Uh-oh, it looks like your Internet Explorer is out of date.
For a better shopping experience, please upgrade now.
This book charts Fitzgerald's use of racial stereotypes to encode the dual nature of his literary ambition: his desire to be on the one hand a popular American entertainer, and on the other to make his mark in an elite, international literary field.
|Publisher:||Palgrave Macmillan US|
|Series:||American Literature Readings in the Twenty-First Century Series|
|Product dimensions:||5.51(w) x 8.50(h) x 0.02(d)|
About the Author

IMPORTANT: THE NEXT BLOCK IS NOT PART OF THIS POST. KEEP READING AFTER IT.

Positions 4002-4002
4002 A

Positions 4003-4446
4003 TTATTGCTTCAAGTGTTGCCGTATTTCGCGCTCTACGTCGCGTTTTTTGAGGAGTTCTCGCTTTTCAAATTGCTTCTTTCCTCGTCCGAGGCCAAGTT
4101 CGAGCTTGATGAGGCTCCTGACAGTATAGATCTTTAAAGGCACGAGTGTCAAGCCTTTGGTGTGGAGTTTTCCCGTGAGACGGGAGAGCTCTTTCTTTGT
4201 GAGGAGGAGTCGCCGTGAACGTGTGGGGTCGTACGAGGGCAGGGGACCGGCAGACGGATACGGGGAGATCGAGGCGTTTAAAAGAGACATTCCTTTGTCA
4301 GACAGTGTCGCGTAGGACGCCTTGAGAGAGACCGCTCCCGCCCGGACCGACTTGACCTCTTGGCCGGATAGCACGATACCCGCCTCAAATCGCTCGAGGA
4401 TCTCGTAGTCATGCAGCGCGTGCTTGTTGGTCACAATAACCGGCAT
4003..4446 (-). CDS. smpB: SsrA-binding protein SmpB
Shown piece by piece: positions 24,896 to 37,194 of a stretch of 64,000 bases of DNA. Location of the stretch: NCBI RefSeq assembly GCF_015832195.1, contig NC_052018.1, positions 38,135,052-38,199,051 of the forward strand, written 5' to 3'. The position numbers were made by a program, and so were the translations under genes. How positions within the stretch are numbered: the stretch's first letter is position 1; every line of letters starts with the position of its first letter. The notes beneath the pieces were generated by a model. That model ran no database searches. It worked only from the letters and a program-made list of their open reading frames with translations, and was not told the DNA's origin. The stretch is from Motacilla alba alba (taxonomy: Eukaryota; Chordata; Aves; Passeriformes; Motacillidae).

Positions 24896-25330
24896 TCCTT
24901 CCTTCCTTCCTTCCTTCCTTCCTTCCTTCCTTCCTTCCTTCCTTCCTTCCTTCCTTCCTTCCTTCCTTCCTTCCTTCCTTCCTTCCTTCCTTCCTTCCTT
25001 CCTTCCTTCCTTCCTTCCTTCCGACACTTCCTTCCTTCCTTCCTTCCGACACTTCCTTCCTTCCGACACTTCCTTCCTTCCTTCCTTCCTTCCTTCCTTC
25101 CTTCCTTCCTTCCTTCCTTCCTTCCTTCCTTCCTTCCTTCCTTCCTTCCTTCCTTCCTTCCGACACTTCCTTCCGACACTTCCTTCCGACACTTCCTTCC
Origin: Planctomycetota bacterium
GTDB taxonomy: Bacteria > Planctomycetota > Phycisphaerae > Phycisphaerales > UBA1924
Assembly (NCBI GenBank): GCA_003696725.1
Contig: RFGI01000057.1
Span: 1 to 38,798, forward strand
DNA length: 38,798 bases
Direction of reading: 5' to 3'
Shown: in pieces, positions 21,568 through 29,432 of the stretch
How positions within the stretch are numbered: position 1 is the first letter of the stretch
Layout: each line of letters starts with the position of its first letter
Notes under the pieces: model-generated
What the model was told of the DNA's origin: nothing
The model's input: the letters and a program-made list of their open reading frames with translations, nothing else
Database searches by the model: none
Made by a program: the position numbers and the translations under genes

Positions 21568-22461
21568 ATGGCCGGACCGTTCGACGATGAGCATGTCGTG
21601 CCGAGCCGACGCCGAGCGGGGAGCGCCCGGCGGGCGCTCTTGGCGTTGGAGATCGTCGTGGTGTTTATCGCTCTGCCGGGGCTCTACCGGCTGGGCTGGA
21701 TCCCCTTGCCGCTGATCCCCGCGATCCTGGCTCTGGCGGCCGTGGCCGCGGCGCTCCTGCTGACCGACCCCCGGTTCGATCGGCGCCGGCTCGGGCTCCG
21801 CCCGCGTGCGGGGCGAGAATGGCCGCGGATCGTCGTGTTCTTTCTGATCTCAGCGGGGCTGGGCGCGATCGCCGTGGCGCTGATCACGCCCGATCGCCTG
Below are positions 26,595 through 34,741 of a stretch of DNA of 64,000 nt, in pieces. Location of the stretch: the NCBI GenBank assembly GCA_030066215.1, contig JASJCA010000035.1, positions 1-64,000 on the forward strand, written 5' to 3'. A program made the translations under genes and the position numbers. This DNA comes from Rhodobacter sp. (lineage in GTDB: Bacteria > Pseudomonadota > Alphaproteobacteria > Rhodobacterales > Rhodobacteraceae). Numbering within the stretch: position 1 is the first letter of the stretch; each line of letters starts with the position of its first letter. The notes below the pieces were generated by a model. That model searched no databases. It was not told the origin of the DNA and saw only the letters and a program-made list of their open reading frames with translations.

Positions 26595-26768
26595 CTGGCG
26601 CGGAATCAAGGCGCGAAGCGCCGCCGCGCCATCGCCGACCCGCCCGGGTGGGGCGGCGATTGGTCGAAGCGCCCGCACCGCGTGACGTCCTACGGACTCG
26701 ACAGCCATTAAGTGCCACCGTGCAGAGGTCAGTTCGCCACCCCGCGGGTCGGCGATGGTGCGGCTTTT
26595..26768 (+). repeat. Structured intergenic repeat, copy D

Michael Nowlin is Associate Professor of English at the University of Victoria in Canada. He has edited Broadview Editions of F. Scott Fitzgerald's The Great Gatsby (2007) and Edith Wharton's The Age of Innocence (2002), and published several articles in the field of twentieth-century American literature in such journals as American Literature, Arizona Quarterly, and the Journal of American Studies.